Teachers and headmasters felt that they lacked sufficient time to be a part of the changing process in a changing society. Several of the teachers felt they had no time to manage their ordinary work and still they had to develop new ways for teaching due to the new tool, the computer. Other ongoing changes required skills of the teachers to work in teams and several traditional subjects were to be incorporated in an individual lecture. This new way of planning tasks for the students included most of the subject fields and was perceived by the teachers as taking extra time from ordinary work. School management judged that there was inadequate time to educate the teachers about how to use the computer as a pedagogical tool. It is also worth noting that teachers felt that they didn't get enough support when computers and computer programs broke down. The consequence was that it was "less time" for introducing the computer to the students.
Teachers who had started to use the computer had learned how to use it primarily at home, taught by their own children. Some of them had attended basic courses in how to use the computer, but they felt they needed specific courses in how to use it as a tool. Ninety percentage of the teachers answered that they felt they needed further education in how to use the computer in class. An additional problem was the lack of pedagogical programs available on the market. However, they felt that this situation was changing because teachers had begun to make and sell their own "home made" programs.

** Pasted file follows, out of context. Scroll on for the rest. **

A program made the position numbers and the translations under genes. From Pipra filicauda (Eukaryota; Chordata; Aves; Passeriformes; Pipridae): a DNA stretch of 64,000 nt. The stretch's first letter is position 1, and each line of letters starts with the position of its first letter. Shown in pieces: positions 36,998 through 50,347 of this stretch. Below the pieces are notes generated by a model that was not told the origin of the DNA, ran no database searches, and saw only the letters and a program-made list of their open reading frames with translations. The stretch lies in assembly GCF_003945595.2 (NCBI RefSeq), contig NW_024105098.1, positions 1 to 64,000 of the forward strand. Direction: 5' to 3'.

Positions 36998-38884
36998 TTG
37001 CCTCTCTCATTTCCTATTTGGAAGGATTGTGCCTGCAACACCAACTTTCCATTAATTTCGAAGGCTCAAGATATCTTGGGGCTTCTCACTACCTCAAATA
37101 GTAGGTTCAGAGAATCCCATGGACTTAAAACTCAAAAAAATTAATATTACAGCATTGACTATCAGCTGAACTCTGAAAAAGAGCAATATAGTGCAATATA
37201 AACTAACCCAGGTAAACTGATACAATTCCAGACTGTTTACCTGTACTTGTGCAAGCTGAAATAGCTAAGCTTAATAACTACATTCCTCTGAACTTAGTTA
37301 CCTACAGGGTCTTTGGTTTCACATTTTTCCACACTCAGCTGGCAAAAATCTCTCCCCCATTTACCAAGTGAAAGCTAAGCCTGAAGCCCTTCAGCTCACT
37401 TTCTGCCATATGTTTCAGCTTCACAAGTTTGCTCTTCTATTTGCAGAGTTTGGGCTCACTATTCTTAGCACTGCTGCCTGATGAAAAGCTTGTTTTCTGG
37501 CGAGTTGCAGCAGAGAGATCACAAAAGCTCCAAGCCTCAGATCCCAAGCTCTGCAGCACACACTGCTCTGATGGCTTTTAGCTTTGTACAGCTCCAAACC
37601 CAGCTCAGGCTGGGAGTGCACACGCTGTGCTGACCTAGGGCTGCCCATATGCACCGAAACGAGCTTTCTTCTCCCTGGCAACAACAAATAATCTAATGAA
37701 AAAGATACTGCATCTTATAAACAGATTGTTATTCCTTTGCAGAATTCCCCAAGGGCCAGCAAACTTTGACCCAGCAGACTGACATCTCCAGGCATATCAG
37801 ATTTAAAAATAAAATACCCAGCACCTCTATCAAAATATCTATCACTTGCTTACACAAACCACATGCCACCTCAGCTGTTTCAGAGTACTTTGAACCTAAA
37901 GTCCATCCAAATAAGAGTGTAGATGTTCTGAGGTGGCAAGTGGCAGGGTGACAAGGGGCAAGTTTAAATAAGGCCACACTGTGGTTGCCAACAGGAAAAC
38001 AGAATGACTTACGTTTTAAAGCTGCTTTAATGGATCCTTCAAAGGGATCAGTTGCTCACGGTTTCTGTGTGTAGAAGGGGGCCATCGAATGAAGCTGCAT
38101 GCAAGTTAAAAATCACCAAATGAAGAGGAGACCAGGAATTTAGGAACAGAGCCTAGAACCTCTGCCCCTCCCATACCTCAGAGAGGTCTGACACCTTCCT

The majority of the teachers answered that they thought the schools that managed to start using the computer had at least one enthusiast in the area and a headmaster and colleagues who supported the work. Those teachers and students who had more experience and skill were identified as the vital resource.
A majority felt that a good solution would be to provide every teacher with a computer so they could use it regularly and not have to share it with colleagues and students. The purpose would be that they could work and learn how to use the computer and the programs at their own pace.
The teachers felt threatened that their role was changing to become also computer technicians, because of all the problems with the break downs. Most of the teachers said they needed to be educated in how the computer could be used as a pedagogical tool and parallel to that, they needed support from technicians.
Some of the schools had chosen to slow down the use of computer by not using the Internet. Most of the headmasters felt pressure from society e g parents and